Tuesday, November 6, 2018

Browsing social media: Little evidence of robust positive or negative effects, suggesting instead that the primary effect is a lessening of arousal; people tend to wind down - feel more relaxed, sleepy, bored and so on - not wind up

People Tend to Wind Down, Not Up, When They Browse Social Media. Galen Panger. Proceedings of the ACM on Human-Computer Interaction - CSCW archive, Volume 2 Issue CSCW, November 2018, Article No. 133, doi 10.1145/3274402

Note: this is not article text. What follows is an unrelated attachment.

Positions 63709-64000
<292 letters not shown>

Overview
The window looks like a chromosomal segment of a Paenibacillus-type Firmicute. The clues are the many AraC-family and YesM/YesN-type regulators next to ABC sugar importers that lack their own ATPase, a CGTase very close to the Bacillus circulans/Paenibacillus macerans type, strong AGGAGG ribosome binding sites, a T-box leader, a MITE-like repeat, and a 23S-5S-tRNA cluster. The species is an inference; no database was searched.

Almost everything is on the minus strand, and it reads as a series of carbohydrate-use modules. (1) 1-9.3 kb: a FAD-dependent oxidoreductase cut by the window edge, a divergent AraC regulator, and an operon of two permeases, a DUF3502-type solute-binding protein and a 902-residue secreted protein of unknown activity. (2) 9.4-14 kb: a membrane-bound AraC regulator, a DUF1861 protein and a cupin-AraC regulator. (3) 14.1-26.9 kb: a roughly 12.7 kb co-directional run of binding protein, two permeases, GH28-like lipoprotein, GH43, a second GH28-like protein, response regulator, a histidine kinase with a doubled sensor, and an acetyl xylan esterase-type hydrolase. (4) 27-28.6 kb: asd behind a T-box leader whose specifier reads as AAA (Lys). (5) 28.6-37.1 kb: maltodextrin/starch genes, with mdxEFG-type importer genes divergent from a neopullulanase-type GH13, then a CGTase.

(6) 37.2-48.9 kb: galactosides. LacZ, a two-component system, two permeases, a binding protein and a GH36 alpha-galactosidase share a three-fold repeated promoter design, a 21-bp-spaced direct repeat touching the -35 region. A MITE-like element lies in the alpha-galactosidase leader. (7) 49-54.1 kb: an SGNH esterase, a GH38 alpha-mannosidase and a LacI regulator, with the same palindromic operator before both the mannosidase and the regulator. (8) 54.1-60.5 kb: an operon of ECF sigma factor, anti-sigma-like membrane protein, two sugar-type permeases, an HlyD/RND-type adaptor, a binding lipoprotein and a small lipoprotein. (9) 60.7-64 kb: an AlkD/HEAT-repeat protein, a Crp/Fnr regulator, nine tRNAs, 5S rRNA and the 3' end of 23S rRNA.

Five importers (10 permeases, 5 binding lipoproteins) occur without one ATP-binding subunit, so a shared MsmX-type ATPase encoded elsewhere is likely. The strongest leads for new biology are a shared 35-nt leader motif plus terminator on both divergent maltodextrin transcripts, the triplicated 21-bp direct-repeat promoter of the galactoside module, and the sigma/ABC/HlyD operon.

Abstract: Researchers have focused intensively on the emotional effects of browsing social media, with many emphasizing possible negative effects and others suggesting the positive emotions in status updates are contagious. Despite this focus, however, very few studies have investigated the actual emotional experience of browsing social media in the moment, and none with more than a few emotions, making it difficult to understand the effects research should endeavor to explain. To address this gap, I use experience sampling with diverse samples of Facebook (N = 362) and Twitter (N = 416) users, assessing the browsing experience across a wide range of emotions. Surprisingly, results provide little evidence of robust positive or negative effects, suggesting instead that the primary effect of browsing social media is a lessening of arousal. That is, contrary to stereotype, people tend to wind down - feel more relaxed, sleepy, bored and so on - not wind up.